Monday, May 12, 2014

Glenn Greenwald debates Alan Dershowitz and Michael Hayden on the NSA

For those of us that think the NSA is completely out of control and must be reigned in, I think we need to thank our lucky stars that it turned out that Glenn Greenwald is our spokesman.  What an incredibly skilled debater he is.  I'm constantly impressed with his TV appearances and now the Munk debate, which you can watch here.

You won't be surprised to know I think Greenwald was awesome.  He couldn't have done a much better job.  The way he handled the spin from Dershowitz was a joy to see, calling out his straw men explicitly, only to have Dershowitz repeat the straw man, which I don't think was fooling anyone at that point.

One thing Dershowitz did was try to reframe the focus of the debate on a side issue.  This is a trap I have to be careful not to fall for when I debate, and Greenwald didn't fall for it.  Dershowitz wanted to focus on Obama's motives.  He said that Greenwald and Ohanian regard terrorism as a pretext for the privacy invading policies that have been enacted.  This much is true, and Greenwald accepted that.  So Dershowitz expanded on that to say that if you think terrorism is a mere pretext than you have to think Obama is not pursuing these policies with the intent of reducing terrorism, and that's absurd.

Greenwald did the right thing and dismissed the question as irrelevant.  We're talking here about what the NSA is actually doing and whether it is wrong.  We're not going to try and divine the motives of people we don't really know that well.  Dershowitz pressed the point though.  If you think terrorism is a pretext you think Obama is some sort of cartoon villain, torturing, droning, and spying just because he enjoys it.  Greenwald dropped it and I think that was the right decision with limited time.  Don't let this be the focus of the debate, because it's really not the question being addressed.

But I'll say something about the point since I have all the time I want.  I just don't think pretexts always come with this level of explicit intention.  Take a look at the American colonists.  As they came to the Americas, ultimately exterminating tens of millions of people in the largest genocide in the history of the world, what did they believe themselves to be doing?  Helping the natives.  Take a look at this.  This is the Great Seal of the Massachusetts Bay Colony.  The native says "Come Over and Help Us."  We're here to help the natives, rescuing them from their pagan ways.  Is that the real reason the colonists came?  It may be what many of them honestly thought, but looking back we can see that what they really sought was full control of their own territories, their own prosperity, the betterment of themselves and their kin at the expense of others who were outside of their tribe.  Christianizing was a pretext, even if many of the colonists themselves couldn't see it.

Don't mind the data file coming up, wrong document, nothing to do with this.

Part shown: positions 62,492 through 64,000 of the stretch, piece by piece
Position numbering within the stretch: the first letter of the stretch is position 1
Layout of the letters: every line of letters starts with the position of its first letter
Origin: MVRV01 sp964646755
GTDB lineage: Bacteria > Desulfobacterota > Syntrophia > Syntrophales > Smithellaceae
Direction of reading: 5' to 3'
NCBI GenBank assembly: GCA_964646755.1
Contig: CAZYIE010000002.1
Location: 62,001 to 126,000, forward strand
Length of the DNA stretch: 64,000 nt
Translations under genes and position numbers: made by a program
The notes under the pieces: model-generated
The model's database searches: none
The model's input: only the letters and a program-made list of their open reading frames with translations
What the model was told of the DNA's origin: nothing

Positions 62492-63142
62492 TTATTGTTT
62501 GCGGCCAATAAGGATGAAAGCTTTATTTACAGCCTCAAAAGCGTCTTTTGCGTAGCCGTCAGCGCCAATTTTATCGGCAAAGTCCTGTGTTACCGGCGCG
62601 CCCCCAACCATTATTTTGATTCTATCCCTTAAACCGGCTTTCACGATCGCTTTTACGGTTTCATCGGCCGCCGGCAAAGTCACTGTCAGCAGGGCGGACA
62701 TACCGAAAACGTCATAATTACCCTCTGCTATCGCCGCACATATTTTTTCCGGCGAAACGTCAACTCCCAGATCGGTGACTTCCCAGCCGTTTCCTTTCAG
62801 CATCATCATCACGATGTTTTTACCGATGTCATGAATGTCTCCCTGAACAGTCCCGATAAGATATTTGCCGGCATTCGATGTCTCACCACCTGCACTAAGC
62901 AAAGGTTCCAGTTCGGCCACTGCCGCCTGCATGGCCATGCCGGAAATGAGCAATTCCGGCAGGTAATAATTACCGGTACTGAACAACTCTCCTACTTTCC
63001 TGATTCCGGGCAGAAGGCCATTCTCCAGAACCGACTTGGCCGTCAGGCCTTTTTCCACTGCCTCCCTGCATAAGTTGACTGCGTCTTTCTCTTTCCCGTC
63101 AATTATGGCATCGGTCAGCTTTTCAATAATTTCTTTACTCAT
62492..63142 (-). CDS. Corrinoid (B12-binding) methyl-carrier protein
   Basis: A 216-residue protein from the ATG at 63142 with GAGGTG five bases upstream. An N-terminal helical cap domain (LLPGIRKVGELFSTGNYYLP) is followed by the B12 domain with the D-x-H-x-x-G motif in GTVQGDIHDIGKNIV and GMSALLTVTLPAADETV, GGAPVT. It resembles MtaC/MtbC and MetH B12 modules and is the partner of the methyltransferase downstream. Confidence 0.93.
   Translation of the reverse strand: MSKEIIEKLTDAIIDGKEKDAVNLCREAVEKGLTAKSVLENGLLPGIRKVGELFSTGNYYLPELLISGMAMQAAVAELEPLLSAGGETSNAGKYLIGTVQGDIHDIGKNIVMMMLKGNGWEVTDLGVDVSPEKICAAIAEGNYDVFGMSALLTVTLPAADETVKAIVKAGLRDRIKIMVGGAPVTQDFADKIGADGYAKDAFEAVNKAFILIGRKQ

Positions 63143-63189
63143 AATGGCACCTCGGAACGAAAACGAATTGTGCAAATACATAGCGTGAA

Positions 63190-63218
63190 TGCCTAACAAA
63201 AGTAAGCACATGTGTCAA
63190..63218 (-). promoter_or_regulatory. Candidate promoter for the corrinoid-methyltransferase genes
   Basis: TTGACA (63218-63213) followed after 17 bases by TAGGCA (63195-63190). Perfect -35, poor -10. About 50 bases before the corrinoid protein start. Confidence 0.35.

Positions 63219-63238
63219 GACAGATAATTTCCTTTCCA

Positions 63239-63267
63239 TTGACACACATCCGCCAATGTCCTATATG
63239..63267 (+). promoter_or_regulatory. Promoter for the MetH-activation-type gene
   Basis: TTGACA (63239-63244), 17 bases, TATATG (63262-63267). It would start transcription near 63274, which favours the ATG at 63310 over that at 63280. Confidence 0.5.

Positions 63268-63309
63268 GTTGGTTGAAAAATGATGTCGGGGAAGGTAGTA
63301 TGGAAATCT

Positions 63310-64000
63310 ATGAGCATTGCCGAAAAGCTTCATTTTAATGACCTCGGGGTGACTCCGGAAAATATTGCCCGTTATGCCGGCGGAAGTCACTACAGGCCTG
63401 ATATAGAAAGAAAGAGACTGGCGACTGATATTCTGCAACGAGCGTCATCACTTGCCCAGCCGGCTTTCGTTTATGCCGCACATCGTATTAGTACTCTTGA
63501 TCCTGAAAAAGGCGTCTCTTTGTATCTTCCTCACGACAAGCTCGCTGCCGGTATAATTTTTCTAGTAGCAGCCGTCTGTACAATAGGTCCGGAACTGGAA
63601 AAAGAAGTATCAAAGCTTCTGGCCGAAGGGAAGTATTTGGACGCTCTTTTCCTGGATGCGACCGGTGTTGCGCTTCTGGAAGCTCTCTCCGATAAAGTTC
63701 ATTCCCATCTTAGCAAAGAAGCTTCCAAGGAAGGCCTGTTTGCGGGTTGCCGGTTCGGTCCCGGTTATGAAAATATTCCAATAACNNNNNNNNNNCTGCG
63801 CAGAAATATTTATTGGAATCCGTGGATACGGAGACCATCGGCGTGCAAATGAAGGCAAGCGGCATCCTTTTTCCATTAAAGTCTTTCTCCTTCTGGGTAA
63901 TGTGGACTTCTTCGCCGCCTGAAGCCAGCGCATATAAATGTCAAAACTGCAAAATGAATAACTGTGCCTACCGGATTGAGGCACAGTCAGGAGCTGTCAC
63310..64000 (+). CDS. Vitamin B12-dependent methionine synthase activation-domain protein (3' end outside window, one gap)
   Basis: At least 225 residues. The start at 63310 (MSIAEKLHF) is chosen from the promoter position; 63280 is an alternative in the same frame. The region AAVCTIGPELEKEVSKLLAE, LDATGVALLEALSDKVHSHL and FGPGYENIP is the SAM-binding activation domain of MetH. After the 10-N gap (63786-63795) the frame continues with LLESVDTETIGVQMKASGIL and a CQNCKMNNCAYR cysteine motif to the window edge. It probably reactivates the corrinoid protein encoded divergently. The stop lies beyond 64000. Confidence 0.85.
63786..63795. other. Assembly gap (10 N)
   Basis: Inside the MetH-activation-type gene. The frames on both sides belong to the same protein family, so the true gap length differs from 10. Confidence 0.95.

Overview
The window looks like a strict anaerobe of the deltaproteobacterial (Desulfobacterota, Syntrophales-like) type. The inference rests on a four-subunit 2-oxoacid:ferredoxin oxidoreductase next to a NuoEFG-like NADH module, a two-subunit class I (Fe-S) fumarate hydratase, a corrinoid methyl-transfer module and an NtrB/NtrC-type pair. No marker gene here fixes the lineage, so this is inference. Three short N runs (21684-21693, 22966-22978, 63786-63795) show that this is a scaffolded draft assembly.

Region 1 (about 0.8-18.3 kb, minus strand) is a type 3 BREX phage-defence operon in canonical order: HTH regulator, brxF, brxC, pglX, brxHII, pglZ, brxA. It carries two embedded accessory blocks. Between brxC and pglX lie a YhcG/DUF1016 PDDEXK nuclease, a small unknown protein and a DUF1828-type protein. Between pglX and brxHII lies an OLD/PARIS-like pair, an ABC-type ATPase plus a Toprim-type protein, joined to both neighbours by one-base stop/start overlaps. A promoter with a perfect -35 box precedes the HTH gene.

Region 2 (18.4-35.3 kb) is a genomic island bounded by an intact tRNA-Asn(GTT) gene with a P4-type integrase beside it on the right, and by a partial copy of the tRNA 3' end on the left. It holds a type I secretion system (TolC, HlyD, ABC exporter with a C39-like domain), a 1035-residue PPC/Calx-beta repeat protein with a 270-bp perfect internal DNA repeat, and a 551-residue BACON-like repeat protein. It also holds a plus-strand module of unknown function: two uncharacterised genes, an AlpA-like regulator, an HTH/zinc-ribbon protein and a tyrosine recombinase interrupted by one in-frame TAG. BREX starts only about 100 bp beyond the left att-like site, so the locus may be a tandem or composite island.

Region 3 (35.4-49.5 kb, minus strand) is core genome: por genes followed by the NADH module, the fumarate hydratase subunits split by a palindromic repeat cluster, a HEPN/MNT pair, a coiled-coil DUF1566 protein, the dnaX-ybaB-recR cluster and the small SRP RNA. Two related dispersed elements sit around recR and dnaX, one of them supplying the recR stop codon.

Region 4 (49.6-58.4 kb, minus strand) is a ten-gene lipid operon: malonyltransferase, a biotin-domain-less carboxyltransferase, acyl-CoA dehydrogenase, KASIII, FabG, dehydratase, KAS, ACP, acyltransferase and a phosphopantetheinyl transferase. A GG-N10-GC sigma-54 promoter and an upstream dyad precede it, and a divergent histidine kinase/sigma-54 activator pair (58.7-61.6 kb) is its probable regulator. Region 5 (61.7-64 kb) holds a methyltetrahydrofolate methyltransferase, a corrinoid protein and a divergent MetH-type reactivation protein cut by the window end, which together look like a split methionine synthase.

You see similar sentiments with regards to the British colonial action.  British management of India led to famines that would kill as many as 25 million people.  But they were bringing culture and refinement to these disgusting Indians.  If they believed their own lies, so what?  They were there to plunder Indian society, extract it's wealth, destroy potential competitors to their textile manufactures, and generally enrich themselves.  Their stated goal of bringing betterment to the Indian people is today seen as a pretext, even though they may not have recognized it at the time.

And so it goes.  We bombed Vietnam to the stone age because of our benevolent intent, attempting to spare them the ravages of Communism.  Of course a lot of people still believe that today, though to me it seems pretty silly.  Neoliberalism generally follows the same course.  We brought free markets to Haiti, African nations, Chile, Argentina, Guatemala, etc, because we just love them so much and want to help them.  In fact it enriches the already wealthy in the US, but these wealthy in the US actually believe their own lies.  They think they are doing Haitians a lot of good by reducing tariff restrictions, getting the minimum wage cut, etc.  We need to save Iraq from Saddam Hussein because we just love Iraqis so much.  I'd suggest to Alan Dershowitz that the people that use pretexts such as the threat of terrorism more often than not believe their own lies, so if Obama believes that what he's doing is for the purpose of reducing terrorism we wouldn't be surprised.  But as Greenwald pointed out repeatedly, all of the evidence shows it has failed spectacularly, just as the British attempts to "help" Indians did the opposite of helping.  In fact they made the situation worse, and so does the NSA.  It's a hindrance to stopping actual terrorist threats.  So invoking terrorism to expand NSA power is a pretext, whether Obama knows it or not.